Introduction by filmmaker Clennon L. King
Joining King for a post-screening discussion and Q&A will be Dr. Louis W. Sullivan andAtty. Chevene B. King, Jr. Dr. Sullivan is an active health policy leader, minority health advocate, author, physician, and educator. He served as the Secretary of the U.S. Department of Health and Human Services during President George H. W. Bush’s Administration and was Founding Dean of the Morehouse School of Medicine. Atty. Chevene B. King, Jr. of Albany, Georgia, who practices law in Southwest Georgia, and represents clients in Early County, where James Fair, Jr.’s troubles unfolded.
Boston-based filmmaker Clennon L. King brings to the screen Fair Game: A 1960 Georgia Lynching Story.
Five years after Emmett Till, a Black New Jersey mother moved heaven and earth to rescue her son from a town notorious for lynchings
It’s the story of a black New Jersey Navy vet named James Fair, Jr., who, in May 1960, took a fateful pit stop in Georgia on his way to Florida, and, was arrested, jailed, tried, convicted, and sentenced to the electric chair in less than three days. The film details how the Navy vet’s mother, Alice Fair, stopped at nothing to save the life of her son.
“Few cases were as important to my father’s legal career,” said King, whose father, the late Atty. C.B. King, along with Atty. Donald L. Hollowell represented Fair and shielded him from three brushes with Georgia’s electric chair in less than 11 months.
The film’s narrative shuttles viewers between Fair’s hometown of Bayonne, New Jersey and Blakely, Georgia, located in infamous Early County, home to the second largest number of lynchings in the state’s history. It’s there that Fair’s troubles begin.
Joining King for the post-screening discussion and Q&A will be Martha’s Vineyard seasonal resident Dr. Louis W. Sullivan, who appears in the film, along with his brother, Walter W. Sullivan, Jr. The Sullivan brothers grew up in Blakely, and experienced first-hand the death grip of Jim Crow had on this predominantly black community.
The documentary also features Martha’s Vineyard season resident Vernon Jordan, who was a young law clerk with the filmmaker’s father and Atty. Donald L. Hollowell of Atlanta.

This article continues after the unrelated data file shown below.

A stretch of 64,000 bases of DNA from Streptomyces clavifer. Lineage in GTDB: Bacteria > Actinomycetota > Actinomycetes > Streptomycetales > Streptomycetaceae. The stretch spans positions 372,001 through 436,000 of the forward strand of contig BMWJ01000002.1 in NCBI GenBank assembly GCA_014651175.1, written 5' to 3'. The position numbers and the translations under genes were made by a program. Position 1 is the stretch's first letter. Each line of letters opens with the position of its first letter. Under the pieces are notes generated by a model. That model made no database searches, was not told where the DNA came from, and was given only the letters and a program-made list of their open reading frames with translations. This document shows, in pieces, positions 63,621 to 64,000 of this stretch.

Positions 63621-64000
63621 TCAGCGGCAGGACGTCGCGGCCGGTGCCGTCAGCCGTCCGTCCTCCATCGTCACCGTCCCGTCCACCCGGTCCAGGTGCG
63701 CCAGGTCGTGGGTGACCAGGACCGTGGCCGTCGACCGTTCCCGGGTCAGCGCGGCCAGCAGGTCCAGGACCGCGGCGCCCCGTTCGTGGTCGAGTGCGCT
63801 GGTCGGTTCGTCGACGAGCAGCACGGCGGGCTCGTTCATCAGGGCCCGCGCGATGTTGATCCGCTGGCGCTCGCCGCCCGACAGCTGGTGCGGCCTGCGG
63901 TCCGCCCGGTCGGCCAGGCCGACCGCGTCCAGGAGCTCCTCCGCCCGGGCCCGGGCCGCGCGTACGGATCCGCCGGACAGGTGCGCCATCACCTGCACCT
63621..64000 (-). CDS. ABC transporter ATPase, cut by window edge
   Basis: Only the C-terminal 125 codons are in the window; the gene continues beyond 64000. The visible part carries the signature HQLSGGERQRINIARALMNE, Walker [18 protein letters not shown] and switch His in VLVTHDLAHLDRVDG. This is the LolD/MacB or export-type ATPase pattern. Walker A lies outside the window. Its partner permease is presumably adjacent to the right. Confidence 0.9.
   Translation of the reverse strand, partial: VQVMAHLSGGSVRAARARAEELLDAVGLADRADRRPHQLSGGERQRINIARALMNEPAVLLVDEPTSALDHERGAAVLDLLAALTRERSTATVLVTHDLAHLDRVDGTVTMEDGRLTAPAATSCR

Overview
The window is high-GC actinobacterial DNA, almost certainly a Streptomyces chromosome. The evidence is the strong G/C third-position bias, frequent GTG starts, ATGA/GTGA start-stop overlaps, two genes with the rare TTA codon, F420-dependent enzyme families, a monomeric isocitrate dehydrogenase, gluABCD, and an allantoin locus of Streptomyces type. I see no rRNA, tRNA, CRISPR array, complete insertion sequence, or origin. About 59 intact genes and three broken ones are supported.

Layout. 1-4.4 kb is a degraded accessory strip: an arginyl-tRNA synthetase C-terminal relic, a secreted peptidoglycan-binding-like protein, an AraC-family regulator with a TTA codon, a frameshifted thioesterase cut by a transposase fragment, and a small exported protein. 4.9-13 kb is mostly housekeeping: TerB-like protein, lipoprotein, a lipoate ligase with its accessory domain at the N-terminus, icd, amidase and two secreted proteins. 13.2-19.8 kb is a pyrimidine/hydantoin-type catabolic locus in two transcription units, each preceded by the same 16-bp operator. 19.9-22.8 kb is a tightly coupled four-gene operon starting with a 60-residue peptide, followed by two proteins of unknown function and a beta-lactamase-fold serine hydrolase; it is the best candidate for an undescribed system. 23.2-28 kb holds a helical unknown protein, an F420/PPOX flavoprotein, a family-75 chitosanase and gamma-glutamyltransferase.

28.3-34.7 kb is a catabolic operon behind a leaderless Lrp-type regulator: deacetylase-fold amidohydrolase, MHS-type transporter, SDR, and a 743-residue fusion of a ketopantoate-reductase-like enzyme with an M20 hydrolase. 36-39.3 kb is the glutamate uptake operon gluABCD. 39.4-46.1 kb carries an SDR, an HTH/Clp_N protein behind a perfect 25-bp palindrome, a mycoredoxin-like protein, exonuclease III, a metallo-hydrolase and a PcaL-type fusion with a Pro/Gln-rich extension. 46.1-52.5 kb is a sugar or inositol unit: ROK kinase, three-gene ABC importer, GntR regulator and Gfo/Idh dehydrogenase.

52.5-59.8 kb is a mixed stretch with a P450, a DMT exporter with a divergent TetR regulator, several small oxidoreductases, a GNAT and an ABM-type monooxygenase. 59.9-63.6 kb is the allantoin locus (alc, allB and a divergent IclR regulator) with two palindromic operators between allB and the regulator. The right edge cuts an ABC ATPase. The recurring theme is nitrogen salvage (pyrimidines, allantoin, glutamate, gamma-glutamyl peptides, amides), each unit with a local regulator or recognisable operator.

King has dedicated the film to the 24 black men who were lynched there between 1877 and 1950, and to his father, who help prevent Fair from becoming the 25th victim.
Fair Game: A 1960 Georgia Lynching Story marks the second documentary for Boston-based filmmaker Clennon L. King. His first documentary, which screened last August at the Strand Theatre, was the award-winning Passage at St. Augustine: The 1964 Black Lives Matter Movement That Transformed America.
King is a former Emmy®-nominated TV news journalist, who spent more than a decade reporting in the Sunbelt before entering documentary filmmaking.
King hails from a prominent civil rights family in Albany, Georgia, where his father, the late Attorney C.B. King, represented scores of civil rights demonstrators, including Dr. King (no relation), during the 1961-’62 Albany Movement.
His awards include an Emmy® nomination from the National Academy of Television Arts and Sciences’ Suncoast Chapter, a national Edward R. Murrow and a National Association of Black Journalists’ news award. King’s reporting on race has also been recognized by Columbia University’s Graduate School of Journalism.
King is the father of two adult sons, and resides in Roxbury, Massachusetts, home to AugustineMonica Films, producer of Passage at St. Augustine: The 1964 Black Lives Matter Movement That Transformed America.
Atty. Chevene B. King, Jr. of Albany, Georgia, who practices law in Southwest Georgia, and represents clients in Early County, where James Fair, Jr.’s troubles unfolded.